Volume 17, Issue 4 (Winter 2016)                   Advances in Cognitive Sciences 2016, 17(4): 13-21 | Back to browse issues page

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Homayouni Meymandi M, Hadianfard H. A Comparison of Facial Emotion Recognition in Schizophrenia Patients, their Unaffected First-Degree Relatives and Normal Individuals. Advances in Cognitive Sciences. 2016; 17 (4) :13-21
URL: http://icssjournal.ir/article-1-354-en.html
1- MSc, Department of Clinical Psychology, School of Education and Psychology, Shiraz University, Shiraz,Iran.
2- Associate Professor, Department of Clinical Psychology, School of Education and Psychology, Shiraz University, Shiraz,Iran.
Abstract:   (1312 Views)
Introduction: Considerable attention has focused on aspects of social cognition (including emotion recognition) as potential determinants of social dysfunction in schizophrenia. Recent research endeavors have consistently indicated that schizophrenia patients are less competent in perceiving emotions compared to healthy controls. On the other hand, it has been well-documented that emotion processing in different individuals can be attributed to their genetic factors and biological relatives of schizophrenia patients are likely to have potential impairments in emotion perception. Thereupon, this study attempted to compare facial affect recognition in schizophrenia patients, their unaffected first- degree relatives and normal individuals.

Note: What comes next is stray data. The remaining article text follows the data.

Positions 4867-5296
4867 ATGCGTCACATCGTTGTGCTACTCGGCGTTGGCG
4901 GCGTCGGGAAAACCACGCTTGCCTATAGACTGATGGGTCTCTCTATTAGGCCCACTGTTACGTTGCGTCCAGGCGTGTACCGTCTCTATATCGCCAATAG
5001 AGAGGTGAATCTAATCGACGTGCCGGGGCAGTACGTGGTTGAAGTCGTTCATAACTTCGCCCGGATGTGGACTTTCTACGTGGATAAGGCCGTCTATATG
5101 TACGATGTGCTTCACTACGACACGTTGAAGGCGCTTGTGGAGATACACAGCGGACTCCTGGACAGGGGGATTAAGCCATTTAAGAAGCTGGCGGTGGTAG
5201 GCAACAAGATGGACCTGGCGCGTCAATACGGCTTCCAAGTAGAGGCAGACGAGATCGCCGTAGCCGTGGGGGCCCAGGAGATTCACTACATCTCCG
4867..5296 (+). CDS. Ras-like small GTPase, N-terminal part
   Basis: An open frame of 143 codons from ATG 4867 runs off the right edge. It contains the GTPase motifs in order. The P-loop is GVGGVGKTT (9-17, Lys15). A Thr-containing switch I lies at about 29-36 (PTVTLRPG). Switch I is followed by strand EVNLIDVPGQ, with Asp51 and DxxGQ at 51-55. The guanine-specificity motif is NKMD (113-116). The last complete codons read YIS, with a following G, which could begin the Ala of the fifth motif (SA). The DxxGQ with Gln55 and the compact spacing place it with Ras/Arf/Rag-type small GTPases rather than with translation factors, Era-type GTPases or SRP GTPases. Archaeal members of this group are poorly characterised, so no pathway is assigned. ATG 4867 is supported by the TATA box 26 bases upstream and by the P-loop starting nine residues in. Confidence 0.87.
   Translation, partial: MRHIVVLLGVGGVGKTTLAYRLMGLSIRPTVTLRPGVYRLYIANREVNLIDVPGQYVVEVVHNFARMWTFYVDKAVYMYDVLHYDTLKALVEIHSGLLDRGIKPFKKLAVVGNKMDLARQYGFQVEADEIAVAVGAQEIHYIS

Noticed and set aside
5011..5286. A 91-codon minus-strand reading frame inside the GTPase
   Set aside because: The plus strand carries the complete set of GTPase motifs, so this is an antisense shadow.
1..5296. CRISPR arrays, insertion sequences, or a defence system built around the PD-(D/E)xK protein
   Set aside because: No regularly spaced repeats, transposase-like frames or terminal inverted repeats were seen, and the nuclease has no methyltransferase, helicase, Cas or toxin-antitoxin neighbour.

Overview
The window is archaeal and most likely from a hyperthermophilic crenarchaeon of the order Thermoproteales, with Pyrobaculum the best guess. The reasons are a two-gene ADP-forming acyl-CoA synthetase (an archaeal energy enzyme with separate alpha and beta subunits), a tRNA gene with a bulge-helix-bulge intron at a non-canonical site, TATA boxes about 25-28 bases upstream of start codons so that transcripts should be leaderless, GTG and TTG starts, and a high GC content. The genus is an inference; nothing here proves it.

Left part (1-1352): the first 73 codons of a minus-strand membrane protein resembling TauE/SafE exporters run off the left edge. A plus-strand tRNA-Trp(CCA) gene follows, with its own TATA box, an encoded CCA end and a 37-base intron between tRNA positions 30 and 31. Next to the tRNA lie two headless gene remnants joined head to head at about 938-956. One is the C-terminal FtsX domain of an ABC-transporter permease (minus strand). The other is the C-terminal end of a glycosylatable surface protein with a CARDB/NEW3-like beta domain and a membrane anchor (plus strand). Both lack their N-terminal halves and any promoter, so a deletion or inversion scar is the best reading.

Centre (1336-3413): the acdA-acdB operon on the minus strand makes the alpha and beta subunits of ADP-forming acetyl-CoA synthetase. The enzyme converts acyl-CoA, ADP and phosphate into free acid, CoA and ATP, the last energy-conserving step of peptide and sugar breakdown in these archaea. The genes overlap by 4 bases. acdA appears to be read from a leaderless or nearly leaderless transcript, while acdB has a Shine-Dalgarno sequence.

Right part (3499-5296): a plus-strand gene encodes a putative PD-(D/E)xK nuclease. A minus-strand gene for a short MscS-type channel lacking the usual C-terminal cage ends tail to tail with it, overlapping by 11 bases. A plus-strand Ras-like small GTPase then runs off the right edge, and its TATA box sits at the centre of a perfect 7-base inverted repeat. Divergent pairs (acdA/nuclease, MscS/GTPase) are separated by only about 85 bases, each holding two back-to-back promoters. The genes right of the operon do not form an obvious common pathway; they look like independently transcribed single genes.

Method: This cross-sectional study was conducted on 78 participants. A computer-based version of the emotion recognition task, using Ekman’s photo set, was used to assess their facial emotion recognition.
Results: Normal individuals and schizophrenia patients had respectively the best and the worst performance on the task. Regarding sadness recognition, relatives and schizophrenia patients, were less competent than normal individuals. However, their relatives’ performance on anger recognition was similar to that of normal individuals; and both groups performed better than schizophrenia patients. The performance of schizophrenia relatives fell between the patient and control groups during the recognition of neutral faces. All such these differences were statistically significance.
Conclusion: Our results corroborated the previous findings suggesting that schizophrenia patients and their unaffected first-degree relatives tend to have deficits when performing facial emotion recognition tasks. Besides, the findings confirmed the notion that emotion types potentially influence the emotion recognition across schizophrenic and healthy individuals.
Full-Text [PDF 349 kb]   (716 Downloads)    
Type of Study: Research | Subject: Special
Received: 2015/09/21 | Accepted: 2015/11/21 | Published: 2015/12/22

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